- - Sunday, January 17, 2021

These are tough times. Despite the welcome arrival of vaccines, the pandemic still rages on for now. Political strife continues. Public trust is at all time lows.

We need hope. Real hope. But where can we find it?

When the Rev. Martin Luther King Jr. delivered his famous “I Have a Dream” speech in 1963, he found hope in the words of our American Founders. As he said: “When the architects of our republic wrote the magnificent words of the Constitution and the Declaration of Independence, they were signing a promissory note to which every American was to fall heir. This note was a promise that all men, yes, black men as well as white men, would be guaranteed the unalienable rights of life, liberty, and the pursuit of happiness.”

In drawing strength from our Founding, King was following in the footsteps of another great American who, like King, saw a bright future for our country — if we stay true to our Founding principles.

Frederick Douglass was born enslaved in Talbot County, Maryland, in 1818. Through his own persistence, he learned to read and dreamed of a better life as a free person. He courageously escaped from slavery in 1838 and eventually became one of the most famous abolitionists of his day. He fiercely condemned the injustice of slavery and, through his own story of his life, exposed the horrors of the slave system.

Douglass had every reason to be bitter against America. But he wasn’t. Unlike some other abolitionists, such as William Lloyd Garrison, Douglass did not denounce the Founders’ Constitution as “an agreement with Hell.” Nor did he join Garrison in telling Americans to split the Union apart over slavery.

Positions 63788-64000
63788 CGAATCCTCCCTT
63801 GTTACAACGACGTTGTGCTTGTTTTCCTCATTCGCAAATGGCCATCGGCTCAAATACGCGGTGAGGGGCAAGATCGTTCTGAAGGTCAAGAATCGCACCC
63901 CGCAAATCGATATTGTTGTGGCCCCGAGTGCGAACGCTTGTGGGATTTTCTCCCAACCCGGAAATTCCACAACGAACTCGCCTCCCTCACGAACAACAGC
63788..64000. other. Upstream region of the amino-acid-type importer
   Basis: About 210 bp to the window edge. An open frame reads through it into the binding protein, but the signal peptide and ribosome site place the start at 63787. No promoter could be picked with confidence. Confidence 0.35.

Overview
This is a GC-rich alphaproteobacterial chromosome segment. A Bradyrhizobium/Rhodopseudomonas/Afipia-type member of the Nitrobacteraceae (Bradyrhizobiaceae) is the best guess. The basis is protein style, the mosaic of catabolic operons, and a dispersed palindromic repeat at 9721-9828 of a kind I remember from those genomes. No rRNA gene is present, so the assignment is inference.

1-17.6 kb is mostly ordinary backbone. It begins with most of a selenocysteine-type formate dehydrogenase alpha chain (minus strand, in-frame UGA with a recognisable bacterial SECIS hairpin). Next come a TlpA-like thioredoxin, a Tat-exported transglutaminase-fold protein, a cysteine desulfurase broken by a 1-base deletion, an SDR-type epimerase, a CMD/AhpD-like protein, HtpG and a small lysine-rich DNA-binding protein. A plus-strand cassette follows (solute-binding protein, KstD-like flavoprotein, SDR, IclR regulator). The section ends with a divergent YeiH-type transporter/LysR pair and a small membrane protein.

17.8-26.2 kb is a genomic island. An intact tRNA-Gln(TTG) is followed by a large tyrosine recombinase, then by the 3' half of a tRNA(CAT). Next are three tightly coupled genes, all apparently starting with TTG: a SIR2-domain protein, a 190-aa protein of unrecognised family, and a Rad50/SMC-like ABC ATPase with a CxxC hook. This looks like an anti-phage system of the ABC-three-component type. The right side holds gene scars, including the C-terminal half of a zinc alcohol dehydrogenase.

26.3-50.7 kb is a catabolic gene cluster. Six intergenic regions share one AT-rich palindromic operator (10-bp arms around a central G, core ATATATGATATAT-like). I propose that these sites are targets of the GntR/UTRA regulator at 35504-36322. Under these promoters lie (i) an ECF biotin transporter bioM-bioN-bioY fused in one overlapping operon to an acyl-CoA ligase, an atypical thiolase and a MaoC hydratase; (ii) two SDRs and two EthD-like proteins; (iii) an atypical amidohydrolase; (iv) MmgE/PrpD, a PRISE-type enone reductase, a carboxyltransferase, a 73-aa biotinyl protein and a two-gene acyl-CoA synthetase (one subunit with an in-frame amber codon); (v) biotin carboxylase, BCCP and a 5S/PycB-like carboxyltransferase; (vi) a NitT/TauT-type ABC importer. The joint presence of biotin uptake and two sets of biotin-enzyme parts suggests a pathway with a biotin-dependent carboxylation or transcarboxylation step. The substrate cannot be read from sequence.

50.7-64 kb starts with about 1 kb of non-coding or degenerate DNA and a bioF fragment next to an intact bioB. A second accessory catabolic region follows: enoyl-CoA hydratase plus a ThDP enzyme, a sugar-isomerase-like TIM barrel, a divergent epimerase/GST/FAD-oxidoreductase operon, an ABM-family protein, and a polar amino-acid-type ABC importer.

Even in the darkest times, Douglass never gave into the demoralizing and divisive belief that America is evil or permanently stained by injustice. Instead, he declared that “[t]here is in the Constitution no East, no West, no North, no South, no black, no white, no slave, no slaveholder; but all are citizens who are of American birth.”

Douglass knew that we Americans are “one people,” as the Declaration of Independence puts it, as long as we continue to share the fundamental principles of self-government inherited from our Founding. The only problem, according to Douglass, “is whether the American people have loyalty enough, honor enough, patriotism enough, to live up to their own Constitution.”

Douglass was a patriot but also a radical. He called for the immediate abolition of slavery and embraced voting rights for all citizens regardless of their color or sex. But he was a radical for American principles, not against them. He believed that the country would achieve real unity and make true progress only if we extended our Founding principles of equality, liberty, consent of the governed, and the rule of law to all people. Douglass knew that these principles give us real hope.

That’s still true today. Even in these tough times, we can be “one people” if we embrace our shared principles from the Founding.

But we can’t embrace what we don’t know or even reject. Unfortunately, too many Americans — especially young people — do not understand or feel devotion to the principles of the Declaration of Independence and U.S. Constitution that inspired Frederick Douglass. Too many of them do not study these great documents — even worse, too many have been taught that the Declaration and Constitution are monuments of oppression, not “glorious liberty document[s],” as Douglass described them.

To remedy this deep problem, we need to improve the content and quality of American history and civics education. Schools need to let students discover the truth about America by going back to the primary sources themselves. If students study the words of great Americans like Frederick Douglass they can once again “have loyalty enough, honor enough, patriotism enough, to live up to their own Constitution.”

On this Martin Luther King Jr. Day, let’s follow the example of King and Frederick Douglass and recommit ourselves to restoring the principles of our Founding to their rightful place in the hearts and minds of all Americans. Then we can have true hope as one people for whom there is “no East, no West, no North, no South” — one people united by the same time-honored principles that have sustained Americans since our Founding.

• Jeffrey Sikkenga is executive director of the Ashbrook Center at Ashland University, Ashland, Ohio, an independent educational center specializing in U.S. history and government.

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